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Crude Drops for Second Day in New York After Iran Nuclear Talks
Oil fell for a second day after the first international talks in 15 months on Iran’s nuclear program yielded an agreement to reconvene in May.
Futures declined as much as 0.9 percent in New York after sliding 0.5 percent last week. The United Nations’ five permanent Security Council members plus Germany will meet Iranian delegates in Baghdad on May 23 after “constructive” talks in Istanbul on April 14, the European Union’s foreign policy chief said yesterday. Oil advanced this year amid concern that tension with Iran may disrupt global supplies.
“It’s definitely a step forward that the parties are at least talking again,” said Thorbjorn Bak Jensen, an analyst at Global Risk Management in Middelfart, Denmark. “There is a significant risk premium in prices related to Iran, and even small steps towards a solution can have large impacts.”
Crude for May delivery slipped as much as 97 cents to $101.86 a barrel in electronic trading on the New York Mercantile Exchange and was at $101.24 at 9:41 a.m. London time. The contract fell 0.8 percent to $102.83 on April 13. Prices are up 3.5 percent this year.
Brent oil for June settlement dropped $1.39, or 1.2 percent, to $119.82 a barrel on the London-based ICE Futures Europe exchange. The European benchmark contract’s front-month premium to New York-traded West Texas Intermediate was at $17.25, compared with $19 on April 13.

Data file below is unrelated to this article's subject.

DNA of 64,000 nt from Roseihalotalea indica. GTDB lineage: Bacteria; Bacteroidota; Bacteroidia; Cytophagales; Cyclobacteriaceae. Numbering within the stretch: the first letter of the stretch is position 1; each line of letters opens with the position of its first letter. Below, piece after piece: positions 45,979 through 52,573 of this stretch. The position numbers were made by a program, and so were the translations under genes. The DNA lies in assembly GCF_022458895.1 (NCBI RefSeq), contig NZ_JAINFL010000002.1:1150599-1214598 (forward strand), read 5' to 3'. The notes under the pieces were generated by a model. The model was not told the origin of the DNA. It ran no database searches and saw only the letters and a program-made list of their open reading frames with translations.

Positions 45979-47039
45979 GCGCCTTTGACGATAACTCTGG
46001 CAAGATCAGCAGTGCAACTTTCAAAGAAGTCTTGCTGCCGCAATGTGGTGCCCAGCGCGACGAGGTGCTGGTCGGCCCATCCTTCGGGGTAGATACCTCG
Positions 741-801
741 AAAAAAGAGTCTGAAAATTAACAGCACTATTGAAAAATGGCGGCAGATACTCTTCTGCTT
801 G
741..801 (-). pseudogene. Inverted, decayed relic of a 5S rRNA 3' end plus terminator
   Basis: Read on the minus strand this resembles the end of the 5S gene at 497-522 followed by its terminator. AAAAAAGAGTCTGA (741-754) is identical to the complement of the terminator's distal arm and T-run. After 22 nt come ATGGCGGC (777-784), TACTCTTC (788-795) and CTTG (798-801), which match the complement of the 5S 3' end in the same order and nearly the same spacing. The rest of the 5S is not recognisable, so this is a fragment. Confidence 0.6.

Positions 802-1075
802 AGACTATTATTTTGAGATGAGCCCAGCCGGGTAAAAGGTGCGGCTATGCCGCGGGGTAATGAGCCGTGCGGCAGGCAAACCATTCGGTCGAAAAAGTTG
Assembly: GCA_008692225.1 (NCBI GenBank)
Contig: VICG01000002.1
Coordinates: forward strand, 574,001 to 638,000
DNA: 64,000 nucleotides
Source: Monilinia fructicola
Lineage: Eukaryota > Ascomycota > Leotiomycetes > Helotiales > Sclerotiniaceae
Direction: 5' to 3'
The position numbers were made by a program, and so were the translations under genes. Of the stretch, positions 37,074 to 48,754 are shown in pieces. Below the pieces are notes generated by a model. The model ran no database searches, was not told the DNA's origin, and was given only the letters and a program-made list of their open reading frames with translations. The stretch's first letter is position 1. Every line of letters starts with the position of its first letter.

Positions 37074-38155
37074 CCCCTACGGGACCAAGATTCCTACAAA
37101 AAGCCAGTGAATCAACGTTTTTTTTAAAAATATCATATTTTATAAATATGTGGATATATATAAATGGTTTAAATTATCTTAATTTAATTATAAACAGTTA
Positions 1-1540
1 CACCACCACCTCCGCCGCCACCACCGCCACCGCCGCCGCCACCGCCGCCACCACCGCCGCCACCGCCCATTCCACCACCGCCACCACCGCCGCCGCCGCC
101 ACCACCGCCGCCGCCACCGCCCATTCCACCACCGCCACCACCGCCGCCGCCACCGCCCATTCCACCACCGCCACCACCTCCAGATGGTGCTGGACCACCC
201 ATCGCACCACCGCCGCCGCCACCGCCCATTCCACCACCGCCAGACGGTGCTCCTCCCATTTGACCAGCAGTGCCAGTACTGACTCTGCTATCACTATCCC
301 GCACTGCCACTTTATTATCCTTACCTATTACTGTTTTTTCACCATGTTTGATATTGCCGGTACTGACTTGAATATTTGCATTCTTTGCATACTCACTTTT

The discussions in Istanbul lasted 10 hours and were described as constructive by the Iran’s lead negotiator, Saeed Jalili, and the EU’s foreign policy chief, Catherine Ashton. The Islamic Republic dropped upfront demands, and the discussions focused almost exclusively on the nation’s nuclear program, according to two Western diplomats involved.
Israel’s Prime Minister Benjamin Netanyahu criticized the outcome as giving Iran more time to continue enriching uranium, the process capable of producing fuel for a nuclear bomb. Iran says it’s developing atomic technology for civilian use, including energy and medicine.
“The flavor of those talks did seem a little more positive than the rhetoric of the past,” said David Lennox, an analyst at Fat Prophets in Sydney. “Between $90 and $100 a barrel would appear to be a fair value” for West Texas Intermediate without the Iran premium, he said.
Oil also dropped as Spanish bond yields climbed to a four- month high before a debt auction tomorrow. Spanish 10-year bond yields rose 14 basis points to 6.12 percent as of 8:22 a.m. in London, the highest level since December.
New York crude has technical support along its 100-day moving average at around $101.73 a barrel today, according to data compiled by Bloomberg. Buy orders tend to be clustered near chart-support levels. Stochastic oscillators have been below a reading of 30 for the past week, signaling further losses may not be sustainable.
Hedge funds reduced bullish oil wagers by 24,860, or 11 percent, to 191,827 contracts in the seven days ended April 10, according to the Commodity Futures Trading Commission’s Commitment of Traders report on April 13.
Nigeria’s Movement for the Emancipation of the Niger Delta rebel group threatened to mount “sustained strikes on all pipelines and facilities remotely related to the Nigerian oil industry,” according to an April 14 statement.
Eni SpA suffered damage to an oil pipeline last week, for which the rebel group claimed responsibility. Nigeria is Africa’s top producer.
“There’s certainly a supply-disruption premium of around about $10 to $15 a barrel in the oil prices at the moment,” Mark Pervan, head of commodity research at Australia & New Zealand Banking Group Ltd. in Melbourne, said in a Bloomberg Television interview. “We’ve also got bubbling issues in North Africa. There’s enough in the market there, I think, for investors to want to stay long from a supply point of view.”